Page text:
The effect of recent changes in the North Sea mackerel fishery on stock and yield
Journal article, Peer reviewed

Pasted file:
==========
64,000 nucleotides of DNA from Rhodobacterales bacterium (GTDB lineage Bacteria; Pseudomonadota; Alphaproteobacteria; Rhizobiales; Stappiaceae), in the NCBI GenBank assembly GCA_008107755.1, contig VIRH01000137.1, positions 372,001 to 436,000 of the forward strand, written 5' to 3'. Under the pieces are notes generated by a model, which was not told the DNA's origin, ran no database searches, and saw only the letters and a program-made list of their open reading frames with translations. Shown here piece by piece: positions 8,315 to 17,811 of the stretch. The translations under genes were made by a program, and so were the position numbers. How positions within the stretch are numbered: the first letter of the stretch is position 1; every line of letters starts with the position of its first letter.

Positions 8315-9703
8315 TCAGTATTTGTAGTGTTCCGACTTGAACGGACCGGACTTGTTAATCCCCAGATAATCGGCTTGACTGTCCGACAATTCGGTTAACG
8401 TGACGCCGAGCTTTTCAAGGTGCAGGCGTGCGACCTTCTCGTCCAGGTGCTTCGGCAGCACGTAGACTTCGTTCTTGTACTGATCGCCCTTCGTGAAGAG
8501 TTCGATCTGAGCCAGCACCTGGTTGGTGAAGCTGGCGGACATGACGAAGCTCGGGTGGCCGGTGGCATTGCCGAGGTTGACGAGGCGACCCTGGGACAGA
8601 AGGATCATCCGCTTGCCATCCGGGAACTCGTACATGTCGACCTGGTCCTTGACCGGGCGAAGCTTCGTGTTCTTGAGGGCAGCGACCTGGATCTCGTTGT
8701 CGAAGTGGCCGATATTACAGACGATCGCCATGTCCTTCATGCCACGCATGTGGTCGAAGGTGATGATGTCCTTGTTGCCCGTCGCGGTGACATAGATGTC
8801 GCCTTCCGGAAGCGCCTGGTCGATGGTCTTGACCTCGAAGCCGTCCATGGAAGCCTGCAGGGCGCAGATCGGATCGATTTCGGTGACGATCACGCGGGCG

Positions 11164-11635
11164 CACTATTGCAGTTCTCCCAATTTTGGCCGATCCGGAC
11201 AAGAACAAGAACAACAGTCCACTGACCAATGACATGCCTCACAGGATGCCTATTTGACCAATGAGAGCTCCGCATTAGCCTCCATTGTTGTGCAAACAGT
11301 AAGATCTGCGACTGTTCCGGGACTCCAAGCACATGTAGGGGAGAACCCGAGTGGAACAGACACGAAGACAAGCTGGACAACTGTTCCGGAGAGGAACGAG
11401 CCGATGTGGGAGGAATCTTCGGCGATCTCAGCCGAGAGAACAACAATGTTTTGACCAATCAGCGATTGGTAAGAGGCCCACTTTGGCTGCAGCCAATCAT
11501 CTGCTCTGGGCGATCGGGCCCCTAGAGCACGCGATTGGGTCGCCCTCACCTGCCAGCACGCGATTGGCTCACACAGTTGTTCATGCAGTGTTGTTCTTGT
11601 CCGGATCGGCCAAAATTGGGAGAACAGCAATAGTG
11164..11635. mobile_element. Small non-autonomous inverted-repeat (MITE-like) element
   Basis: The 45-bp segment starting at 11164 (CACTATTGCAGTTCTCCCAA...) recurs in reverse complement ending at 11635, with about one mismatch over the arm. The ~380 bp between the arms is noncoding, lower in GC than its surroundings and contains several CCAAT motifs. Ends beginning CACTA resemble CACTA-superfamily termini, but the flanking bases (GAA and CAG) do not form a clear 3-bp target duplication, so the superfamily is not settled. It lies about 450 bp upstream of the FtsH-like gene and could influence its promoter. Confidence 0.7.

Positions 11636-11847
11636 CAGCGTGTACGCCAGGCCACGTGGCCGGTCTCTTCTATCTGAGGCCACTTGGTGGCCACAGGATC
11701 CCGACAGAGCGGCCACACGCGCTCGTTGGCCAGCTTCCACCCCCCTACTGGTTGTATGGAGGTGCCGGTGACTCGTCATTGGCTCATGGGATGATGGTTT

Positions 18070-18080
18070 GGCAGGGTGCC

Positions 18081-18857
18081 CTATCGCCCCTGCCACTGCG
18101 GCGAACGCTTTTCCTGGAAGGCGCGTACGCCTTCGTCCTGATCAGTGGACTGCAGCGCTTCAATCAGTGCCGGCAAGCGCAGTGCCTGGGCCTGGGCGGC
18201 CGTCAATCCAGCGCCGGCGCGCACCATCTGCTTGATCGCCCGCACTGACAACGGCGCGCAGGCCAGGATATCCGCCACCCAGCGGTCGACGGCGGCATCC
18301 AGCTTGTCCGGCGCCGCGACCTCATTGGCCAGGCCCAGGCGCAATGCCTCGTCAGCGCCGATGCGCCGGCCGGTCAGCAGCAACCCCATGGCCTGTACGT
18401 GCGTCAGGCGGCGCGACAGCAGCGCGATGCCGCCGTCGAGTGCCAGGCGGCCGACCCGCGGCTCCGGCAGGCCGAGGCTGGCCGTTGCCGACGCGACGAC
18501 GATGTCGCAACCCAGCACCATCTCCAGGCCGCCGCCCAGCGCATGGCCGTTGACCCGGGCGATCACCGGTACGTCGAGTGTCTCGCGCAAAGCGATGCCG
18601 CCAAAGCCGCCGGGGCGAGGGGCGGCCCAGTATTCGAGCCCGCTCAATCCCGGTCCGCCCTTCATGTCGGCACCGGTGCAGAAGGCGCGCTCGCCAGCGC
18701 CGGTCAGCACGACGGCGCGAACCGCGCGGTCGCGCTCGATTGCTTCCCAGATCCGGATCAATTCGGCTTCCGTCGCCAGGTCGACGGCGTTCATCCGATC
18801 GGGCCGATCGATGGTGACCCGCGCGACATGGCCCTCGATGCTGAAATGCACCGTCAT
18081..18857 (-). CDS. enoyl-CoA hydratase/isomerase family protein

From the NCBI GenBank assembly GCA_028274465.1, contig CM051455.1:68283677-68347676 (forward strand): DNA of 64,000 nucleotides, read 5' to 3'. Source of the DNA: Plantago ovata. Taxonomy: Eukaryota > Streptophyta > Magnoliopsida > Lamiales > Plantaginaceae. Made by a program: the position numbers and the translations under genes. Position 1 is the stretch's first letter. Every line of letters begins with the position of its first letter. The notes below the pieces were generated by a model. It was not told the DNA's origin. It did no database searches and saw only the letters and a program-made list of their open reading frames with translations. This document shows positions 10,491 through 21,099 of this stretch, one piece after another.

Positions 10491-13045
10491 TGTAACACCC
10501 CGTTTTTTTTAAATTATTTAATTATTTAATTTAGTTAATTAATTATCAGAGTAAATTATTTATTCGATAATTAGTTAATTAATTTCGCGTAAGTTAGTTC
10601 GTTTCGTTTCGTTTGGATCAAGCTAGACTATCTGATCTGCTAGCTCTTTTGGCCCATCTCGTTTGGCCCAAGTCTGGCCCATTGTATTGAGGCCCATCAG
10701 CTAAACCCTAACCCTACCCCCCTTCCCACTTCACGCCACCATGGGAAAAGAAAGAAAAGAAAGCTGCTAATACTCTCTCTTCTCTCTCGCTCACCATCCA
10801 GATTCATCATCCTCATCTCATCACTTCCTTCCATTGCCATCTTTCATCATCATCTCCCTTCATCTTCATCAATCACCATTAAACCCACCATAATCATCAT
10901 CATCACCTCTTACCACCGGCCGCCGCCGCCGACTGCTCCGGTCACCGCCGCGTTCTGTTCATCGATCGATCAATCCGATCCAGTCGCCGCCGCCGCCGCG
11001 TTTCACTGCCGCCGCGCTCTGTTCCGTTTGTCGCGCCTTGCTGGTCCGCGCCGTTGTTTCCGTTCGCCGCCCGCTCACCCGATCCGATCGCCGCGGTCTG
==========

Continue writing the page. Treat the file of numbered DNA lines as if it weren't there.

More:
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The paper deals with biological aspects and exploitation of the mackerel (Scomber scombrus) stocks occurring in the North Sea. The state of stocks and exploitation in the North Sea area are investigated on the basis of annual releases of tagged fish and samples of commercial catches. Two populations occur, one spawning in the North Sea, the other in the Celtic Sea. The stocks are quite mixed, especially in the older age groups. Following the introduction of the purse-seine fishery, the North Sea stock (age three years and older) was fished down from a level of 2 5 million tonnes in the early 1960's to about 250 000 tonnes in 1971. Since 1970 the fishery has been regulated, resulting in some recovery of the stock . The recruitment of the 1962 to 1971 year classes has fluctuated within the range 12:1. Assuming a recruitment level equal to the average recruitment of these year classes, the maximum sustainable yield (MSY) of the North Sea stock is estimated at 250 000 tonnes per year. The distribution area of mackerel is found to be related to stock size. The decline in stock size resulted in the disappearance of mackerel from fishing grounds previously exploited by conventional gears, whereas the availability of mackerel to the purse seine in offshore waters is only slightly affected. Density-dependent growth is indicated by an increased growth rate of the 1969 year class compared with that of the 1962 year class.